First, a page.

A reader writes:
I work in a small office of six women. My coworker whose office/desk is within earshot of mine chews gum throughout the day. I can hear the gum sloshing in her mouth and the tiny pops that she makes with it. My desk is in the reception area so I don’t have a private space nor a door to close. She is seated approximately 15 feet from me. Another coworker is about the same distance from the Popper in an office across the hall (our three desks are basically in a triangle with the Popper across from both of us non-poppers).
I am tempted to ask the Popper to please chew her gum quietly. Is this rude? Is there a better way to say it? Since I answer our main telephone and greet visitors, it is not really appropriate for me to wear headphones or earplugs. I have a radio that plays softly, but it doesn’t block the sound.
Gross. You can hearing it sloshing in her mouth? Yes, say something.
I’d say this: “I’m sure you don’t know that I can hear your gum all the way over here, but weirdly I can.” Then I would laugh because the situation was ridiculous but would still follow up with, “Could you chew it more quietly?”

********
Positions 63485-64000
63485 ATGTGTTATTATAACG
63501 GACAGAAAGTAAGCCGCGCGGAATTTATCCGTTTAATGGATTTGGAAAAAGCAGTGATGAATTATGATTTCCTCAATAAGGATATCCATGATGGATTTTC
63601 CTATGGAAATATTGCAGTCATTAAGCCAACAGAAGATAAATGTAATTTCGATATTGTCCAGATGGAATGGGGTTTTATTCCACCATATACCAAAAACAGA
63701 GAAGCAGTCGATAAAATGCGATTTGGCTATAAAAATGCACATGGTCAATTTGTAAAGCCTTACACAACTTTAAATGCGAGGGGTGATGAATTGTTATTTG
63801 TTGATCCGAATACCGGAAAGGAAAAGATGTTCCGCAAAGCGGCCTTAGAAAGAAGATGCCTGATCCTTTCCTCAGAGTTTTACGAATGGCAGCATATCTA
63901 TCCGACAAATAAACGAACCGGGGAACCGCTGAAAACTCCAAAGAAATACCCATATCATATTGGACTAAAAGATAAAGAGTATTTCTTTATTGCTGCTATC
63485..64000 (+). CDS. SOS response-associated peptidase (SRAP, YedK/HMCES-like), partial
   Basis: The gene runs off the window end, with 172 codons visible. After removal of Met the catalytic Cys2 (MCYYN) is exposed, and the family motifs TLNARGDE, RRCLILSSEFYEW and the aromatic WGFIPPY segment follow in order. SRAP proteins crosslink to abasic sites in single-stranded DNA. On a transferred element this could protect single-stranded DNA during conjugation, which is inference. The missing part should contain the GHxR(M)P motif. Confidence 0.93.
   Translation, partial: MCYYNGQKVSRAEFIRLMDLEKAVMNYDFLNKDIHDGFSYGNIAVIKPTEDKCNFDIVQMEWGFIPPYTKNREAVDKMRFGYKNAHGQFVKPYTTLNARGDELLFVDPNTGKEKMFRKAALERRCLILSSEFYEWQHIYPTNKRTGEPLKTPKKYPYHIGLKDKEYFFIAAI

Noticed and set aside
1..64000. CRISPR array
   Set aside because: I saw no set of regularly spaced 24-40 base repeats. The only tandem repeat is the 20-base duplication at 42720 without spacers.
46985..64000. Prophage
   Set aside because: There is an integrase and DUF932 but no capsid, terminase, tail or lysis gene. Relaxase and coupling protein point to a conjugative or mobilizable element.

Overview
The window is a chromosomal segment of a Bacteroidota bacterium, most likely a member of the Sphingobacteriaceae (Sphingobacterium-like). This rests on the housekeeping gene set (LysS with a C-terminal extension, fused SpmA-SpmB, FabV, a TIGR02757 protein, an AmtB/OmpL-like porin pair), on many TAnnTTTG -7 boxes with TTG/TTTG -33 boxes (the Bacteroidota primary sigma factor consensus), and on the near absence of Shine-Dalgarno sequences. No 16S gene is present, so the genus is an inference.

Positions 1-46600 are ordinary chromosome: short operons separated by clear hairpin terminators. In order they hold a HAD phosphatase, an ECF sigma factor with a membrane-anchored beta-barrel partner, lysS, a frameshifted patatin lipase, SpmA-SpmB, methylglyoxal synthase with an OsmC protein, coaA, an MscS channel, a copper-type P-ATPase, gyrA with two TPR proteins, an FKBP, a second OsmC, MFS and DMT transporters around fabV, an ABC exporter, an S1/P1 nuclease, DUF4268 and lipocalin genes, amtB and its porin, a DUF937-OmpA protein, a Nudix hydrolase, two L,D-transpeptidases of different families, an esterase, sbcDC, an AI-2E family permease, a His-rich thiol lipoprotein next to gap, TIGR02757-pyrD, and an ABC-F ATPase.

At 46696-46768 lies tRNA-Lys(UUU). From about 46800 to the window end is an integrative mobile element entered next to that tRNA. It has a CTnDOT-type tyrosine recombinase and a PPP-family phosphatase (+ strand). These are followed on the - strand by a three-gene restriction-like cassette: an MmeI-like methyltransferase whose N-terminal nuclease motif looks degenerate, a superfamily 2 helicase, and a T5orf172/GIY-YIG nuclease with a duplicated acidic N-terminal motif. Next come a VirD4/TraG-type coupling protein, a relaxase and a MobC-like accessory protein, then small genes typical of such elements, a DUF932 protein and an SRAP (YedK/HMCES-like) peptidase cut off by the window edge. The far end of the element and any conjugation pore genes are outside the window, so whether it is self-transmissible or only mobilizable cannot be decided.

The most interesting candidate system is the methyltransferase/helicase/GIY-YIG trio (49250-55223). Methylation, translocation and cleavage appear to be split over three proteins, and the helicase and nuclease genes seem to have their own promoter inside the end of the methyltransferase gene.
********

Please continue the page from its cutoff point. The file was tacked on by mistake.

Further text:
(And while it all depends on personal style, I find letting yourself laugh in this kind of situation is often a good thing, since it signals that you haven’t lost perspective and that you realize that you might be being nitpicky. Speaking of which, I’m also a big fan of making requests like this all about my own weirdness and neuroses, so you can try that approach too: “I know it’s weird, but the sound of gum being chewed is like nails on a blackboard to me, especially if it pops.”)
Adjust accordingly for the tenor of your relationship with her. There are some relationships that are informal enough that it would be perfectly appropriate to just shriek out, “Your gum is disgusting! Stop it!” (Those are, of course, the best relationships.)